color block details

If you follow me on twitter or facebook you know already, but this is the biggest kcwc yet!  With 640 participants, not only is it the biggest kcwc, but it is almost twice as big as any we’ve ever had! When I ask you get to get the word out, wow! you really get the word out there!  You guys are awesome. The flickr pool is starting to fill up and any minute now it’s going to explode with amazing kid clothes. Here are today’s beauties:

1. me so crazy vintage twirl skirt

2. figgy’s sunki tunic

3. cars board shorts

4. houndstooth cardigan

edited to add: oops, just check the flickr pool and it already exploded.

 

kcwc spring 2012: day one

Welcome to the first day of the Kids Clothes Week Challenge! I am so happy you are sewing along with me and 550 others. If you are new here I want you to know that even though the challenge is to sew for one hour a day, each day, for a week, not everyone sticks exactly to the plan. There are some that work a little bit on one garment all week and others who try to finish a garment every day! It doesn’t matter how many successful garments come out of this week; all that matters is that you sewed, or cut fabric, or traced patterns a little bit every day.

ayashe skirt

I try to use the challenge to have something finished to show you each day. That means of course I’ve been sewing for a few weeks  (and I’m not nearly done).  Don’t think I’m some magically motivated blogger who just sews happily into the night. No, I was very much dragging my feet at the beginning, but slowly I started getting more excited about what I was sewing and then started to think up new things I could make. And in the end I cut out way more patterns than I could ever finish. That’s the beauty of kcwc: just a little bit each day and suddenly this creative energy comes out of nowhere.

linen ayashe skirt

Okay enough already, what about the skirt up there?

the pattern: ayasha skirt pattern by Figgys

the fabric: I used an old linen curtain from ikea that I dyed gray. I dyed it about a year ago meaning to use it to make a summer skirt for me, but I couldn’t resist making matching spring clothes for my kids (the boys got pants).  As I was finishing up the skirt, we put on our Sound of Music record just to make the curtain-clothes-making-ridiculousness complete.

the sewing: The pattern was the just right amount of challenge for me. There were pleats, pockets, a waistband, a button placket, and buttonholes–pretty involved for a little skirt! The instructions were clear and very concise, sometimes a little too concise. There were steps I had to read 8 or 10 times to understand exactly what I need to do, but now I know how to put on a button placket! Funny, the button placket is probably the most poorly sewn bit on the skirt, but it’s the bit I’m most proud of. Everything else turned out great. Miraculously, the buttonholes even came out perfect! I didn’t really change much, except I put a bit of purple in the pockets and used buttonhole elastic in the back. The skirt fits her just right and looks like it will until the fall (if she doesn’t grow too too much).

skirt back

There are a few eager beavers the have some beautifully finished garments in the flickr pool already:

kcwc day one

1. new dress for Mila

2. kcwc day one

3. linen shorts for Amelie

4. birdwing top

What are you doing on the computer anyway? Go sew!

 

the alabama skirt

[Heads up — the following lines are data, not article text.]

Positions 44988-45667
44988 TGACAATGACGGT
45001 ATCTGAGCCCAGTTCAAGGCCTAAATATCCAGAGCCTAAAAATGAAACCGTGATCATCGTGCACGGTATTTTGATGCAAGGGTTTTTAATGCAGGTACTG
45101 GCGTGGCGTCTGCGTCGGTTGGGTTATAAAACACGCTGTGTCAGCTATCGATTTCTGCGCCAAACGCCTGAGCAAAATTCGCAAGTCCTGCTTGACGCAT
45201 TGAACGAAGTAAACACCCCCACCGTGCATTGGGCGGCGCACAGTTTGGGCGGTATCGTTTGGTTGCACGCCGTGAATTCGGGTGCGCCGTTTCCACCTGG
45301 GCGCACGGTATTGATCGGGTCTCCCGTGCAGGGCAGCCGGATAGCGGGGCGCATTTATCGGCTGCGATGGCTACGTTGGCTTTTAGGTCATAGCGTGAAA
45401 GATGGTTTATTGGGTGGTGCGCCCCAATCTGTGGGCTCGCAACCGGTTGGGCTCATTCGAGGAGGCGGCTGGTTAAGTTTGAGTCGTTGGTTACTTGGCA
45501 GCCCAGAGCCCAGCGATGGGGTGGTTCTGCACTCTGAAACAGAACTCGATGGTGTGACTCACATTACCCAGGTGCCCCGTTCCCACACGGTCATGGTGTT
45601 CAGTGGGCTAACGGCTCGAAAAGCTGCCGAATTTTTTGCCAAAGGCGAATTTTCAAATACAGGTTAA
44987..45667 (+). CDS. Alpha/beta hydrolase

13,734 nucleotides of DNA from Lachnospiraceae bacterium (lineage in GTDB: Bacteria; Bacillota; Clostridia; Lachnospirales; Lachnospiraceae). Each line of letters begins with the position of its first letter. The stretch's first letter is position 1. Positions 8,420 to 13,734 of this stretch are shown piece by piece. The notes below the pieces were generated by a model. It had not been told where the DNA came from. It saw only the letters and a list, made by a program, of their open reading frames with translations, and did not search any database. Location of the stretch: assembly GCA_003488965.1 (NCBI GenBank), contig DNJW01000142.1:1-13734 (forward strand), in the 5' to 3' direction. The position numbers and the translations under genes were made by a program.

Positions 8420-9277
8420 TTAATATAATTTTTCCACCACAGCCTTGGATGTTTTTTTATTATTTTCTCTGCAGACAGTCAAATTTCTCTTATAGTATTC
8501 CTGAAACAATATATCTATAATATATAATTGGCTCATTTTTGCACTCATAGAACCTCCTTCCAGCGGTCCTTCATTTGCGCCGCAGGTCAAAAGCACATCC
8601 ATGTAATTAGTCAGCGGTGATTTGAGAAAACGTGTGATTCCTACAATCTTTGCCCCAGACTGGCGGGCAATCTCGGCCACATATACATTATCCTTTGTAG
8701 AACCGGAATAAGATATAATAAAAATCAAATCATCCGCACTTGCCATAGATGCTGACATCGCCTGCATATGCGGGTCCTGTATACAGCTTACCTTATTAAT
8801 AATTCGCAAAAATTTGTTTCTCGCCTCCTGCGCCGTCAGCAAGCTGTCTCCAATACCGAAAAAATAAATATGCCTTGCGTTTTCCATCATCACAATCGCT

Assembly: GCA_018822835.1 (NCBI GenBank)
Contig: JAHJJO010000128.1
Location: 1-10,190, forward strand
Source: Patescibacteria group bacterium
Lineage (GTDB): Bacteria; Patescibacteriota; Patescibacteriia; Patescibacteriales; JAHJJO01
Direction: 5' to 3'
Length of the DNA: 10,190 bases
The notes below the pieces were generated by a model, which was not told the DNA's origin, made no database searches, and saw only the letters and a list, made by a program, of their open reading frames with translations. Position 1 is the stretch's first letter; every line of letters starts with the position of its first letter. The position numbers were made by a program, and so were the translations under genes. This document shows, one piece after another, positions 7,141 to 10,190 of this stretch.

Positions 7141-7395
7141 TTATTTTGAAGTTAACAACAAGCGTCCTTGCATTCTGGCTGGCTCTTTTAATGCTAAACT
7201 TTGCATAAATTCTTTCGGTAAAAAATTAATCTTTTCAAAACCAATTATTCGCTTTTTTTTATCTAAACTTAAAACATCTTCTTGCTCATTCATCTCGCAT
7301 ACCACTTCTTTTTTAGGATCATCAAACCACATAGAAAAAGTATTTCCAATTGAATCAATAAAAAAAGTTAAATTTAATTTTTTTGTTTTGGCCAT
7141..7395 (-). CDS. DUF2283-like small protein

alabama skirt

I started this skirt right before Easter I think. It sounds like it took a ridiculous amount of time, but there would be weeks that I didn’t even pick it up. I think this skirt is more like a knitting project than a sewing one (not as if I know anything about knitting), but it’s a slow going, watching tv kind of project like knitting is. Sometime the slow rhythm of the stitching would be comforting, but other times it would become tedious as hell.

alabama chanin skirt in pieces

It’s horrible working on something for so long and not knowing if it will fit at all, much less fit and be flattering. To make this skirt (the swing skirt from the Alabama Stitch Book by Natalie Chanin) you have to paint the design on the skirt, then hand stitch around each leaf, then cut out the leaf from the top fabric, then only after all of that can you sew the panels together and see if it fits. Whatever expectations I had about this skirt in the beginning were made even more unattainable by what the author tells you to do when you are preparing your thread for stitching:

“Loving” your thread infuses the work with kind intentions, but it’s also a very practical step that removes excess thread tension and prevents pesky knotting…Hold the doubled thread between your thumb and index finger, and run your fingers along it from the needle to the end of the loose tails while saying, “This thread is going to sew the most beautiful garment ever made.  The person who wears this garment…will bear it in health and happiness; it will bring joy and laughter.”

So there is much hope and good intention in my stitches, but it is not the most beautiful garment ever made. Though I feel a little bad saying that, as if I am hurting the skirt’s feelings, because well, I told her she would be the most beautiful garment ever made about a thousand times over as I threaded my needle and began to stitch. Look at that! talking to a skirt! going a little crazy over here. Maybe this skirt is the most beautiful garment in the world, but it’s only the skirt that knows it.

alabama skirt

As I see it, the skirt is a little big. But maybe I’ll take it apart someday and take it in a little, but for now it’s fine–not the best thing in my closet, but the only one I’ve ever had a conversation with.